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Family Caregivers Impact Employers
Posted March 17,2017 by CUNA Economics

Employer support for caregivers will benefit their companies.  

Over 16% of people in the United States—40 million adults—are providing informal care for family members.  As the elder population increases with demographic shift, and as life expectancies grow, the number of caregivers will also increase, according to a recent report from Northeast Business Group on Health, “The Caregiving Landscape: Challenges and Opportunities for Employers.”  

Many workers feel that caregiving is “just what you do,” may not consider themselves caregivers, and do not vocalize their caregiving activity due to worry that “such a disclosure could have a negative impact on their career.”   

Some interesting facts about caregivers:  

  • They come from every walk of life representing a variety of age, social, and racial groups;
  • 60% are women although more males are becoming caregivers;
  • Millennials comprise 25% of caregivers; and
  • Caregivers spend $7,000 annually in related out-of-pocket costs, financial instability may result.  

Many employers may not yet have awareness of the impact caregiving may have on their business.  Beyond one in six workers are caregivers, and this number will grow.   

Cost of caregiving to employers include absenteeism, lesser productivity, higher healthcare costs—caregivers tend to be in poorer health and add 8% to healthcare expenses, and additional recruiting and training costs as caregivers have higher turnover rates.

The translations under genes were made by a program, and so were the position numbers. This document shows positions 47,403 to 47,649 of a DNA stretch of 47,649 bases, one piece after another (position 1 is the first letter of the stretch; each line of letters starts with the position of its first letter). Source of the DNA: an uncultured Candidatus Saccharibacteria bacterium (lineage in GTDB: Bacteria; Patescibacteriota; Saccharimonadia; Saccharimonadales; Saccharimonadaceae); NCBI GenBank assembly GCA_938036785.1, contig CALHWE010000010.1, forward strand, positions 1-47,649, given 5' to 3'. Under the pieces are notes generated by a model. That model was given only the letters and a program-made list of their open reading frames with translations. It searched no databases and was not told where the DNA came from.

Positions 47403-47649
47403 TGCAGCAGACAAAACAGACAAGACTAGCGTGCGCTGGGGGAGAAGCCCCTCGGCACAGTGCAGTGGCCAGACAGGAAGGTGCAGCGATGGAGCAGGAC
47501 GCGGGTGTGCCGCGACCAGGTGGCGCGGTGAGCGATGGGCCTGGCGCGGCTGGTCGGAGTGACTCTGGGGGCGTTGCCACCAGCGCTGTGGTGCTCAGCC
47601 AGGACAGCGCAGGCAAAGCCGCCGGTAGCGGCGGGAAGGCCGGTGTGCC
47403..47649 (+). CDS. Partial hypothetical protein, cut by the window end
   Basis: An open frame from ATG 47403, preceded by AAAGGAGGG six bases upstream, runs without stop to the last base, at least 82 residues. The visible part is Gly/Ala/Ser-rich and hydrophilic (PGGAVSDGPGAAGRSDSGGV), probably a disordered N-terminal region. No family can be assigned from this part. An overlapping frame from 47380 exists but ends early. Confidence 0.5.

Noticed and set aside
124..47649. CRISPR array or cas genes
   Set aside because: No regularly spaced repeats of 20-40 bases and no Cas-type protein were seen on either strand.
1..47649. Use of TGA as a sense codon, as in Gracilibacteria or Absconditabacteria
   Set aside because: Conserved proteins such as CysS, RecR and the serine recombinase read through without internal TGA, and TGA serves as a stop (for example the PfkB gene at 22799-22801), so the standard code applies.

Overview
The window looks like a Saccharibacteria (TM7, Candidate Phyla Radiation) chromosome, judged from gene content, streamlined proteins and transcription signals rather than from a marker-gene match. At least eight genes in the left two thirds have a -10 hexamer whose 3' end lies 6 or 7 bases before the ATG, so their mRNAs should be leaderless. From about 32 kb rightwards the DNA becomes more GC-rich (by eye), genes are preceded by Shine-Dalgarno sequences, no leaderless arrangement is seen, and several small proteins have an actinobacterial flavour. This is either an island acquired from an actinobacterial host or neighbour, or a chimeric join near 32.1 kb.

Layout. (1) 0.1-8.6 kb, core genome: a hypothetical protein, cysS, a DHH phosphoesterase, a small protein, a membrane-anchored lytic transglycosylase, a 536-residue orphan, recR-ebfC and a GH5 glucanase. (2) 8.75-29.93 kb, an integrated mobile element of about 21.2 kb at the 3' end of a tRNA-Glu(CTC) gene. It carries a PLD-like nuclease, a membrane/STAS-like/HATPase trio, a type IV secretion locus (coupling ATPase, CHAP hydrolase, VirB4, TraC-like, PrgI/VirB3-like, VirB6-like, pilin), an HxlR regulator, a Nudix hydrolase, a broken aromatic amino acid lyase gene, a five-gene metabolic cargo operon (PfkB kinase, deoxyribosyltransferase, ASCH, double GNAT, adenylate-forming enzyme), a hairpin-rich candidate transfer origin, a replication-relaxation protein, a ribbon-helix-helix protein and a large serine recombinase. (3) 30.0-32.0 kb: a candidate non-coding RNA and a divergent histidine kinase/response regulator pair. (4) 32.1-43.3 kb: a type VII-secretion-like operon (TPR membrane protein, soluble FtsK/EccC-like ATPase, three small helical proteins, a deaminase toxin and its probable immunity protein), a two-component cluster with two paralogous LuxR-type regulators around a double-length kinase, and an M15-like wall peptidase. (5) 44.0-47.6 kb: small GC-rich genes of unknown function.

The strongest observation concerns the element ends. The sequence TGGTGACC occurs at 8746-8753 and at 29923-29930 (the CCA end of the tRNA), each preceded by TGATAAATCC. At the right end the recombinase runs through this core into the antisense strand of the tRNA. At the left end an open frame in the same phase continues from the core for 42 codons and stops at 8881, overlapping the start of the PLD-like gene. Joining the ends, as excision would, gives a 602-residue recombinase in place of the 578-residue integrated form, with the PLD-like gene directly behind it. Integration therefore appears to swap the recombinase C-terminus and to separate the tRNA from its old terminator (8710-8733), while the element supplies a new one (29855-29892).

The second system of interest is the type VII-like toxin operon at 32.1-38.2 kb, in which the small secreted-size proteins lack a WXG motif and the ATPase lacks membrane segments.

In fact, such expenses equate to nearly a $38 billion loss annually for employers.  

The report indicates employers can support caregivers in three ways:  

  • 1.Helpful leave policies;
  • 2.Providing direct support to caregivers; and
  • 3.Direct access to helpful external services.  

“The challenges employers face in providing effective support to caregiving employees are not dissimilar to the challenges they face in developing interventions to conditions such as obesity and diabetes,” the report says.  

“Stigma is a challenge that often surfaces with these conditions, but it is especially similar to that which employers face when attempting to help employees suffering from mental illness…employees fear their managers will view them as not able to shoulder their responsibilities as effectively as their colleagues, with ramifications for new assignments and promotions.”



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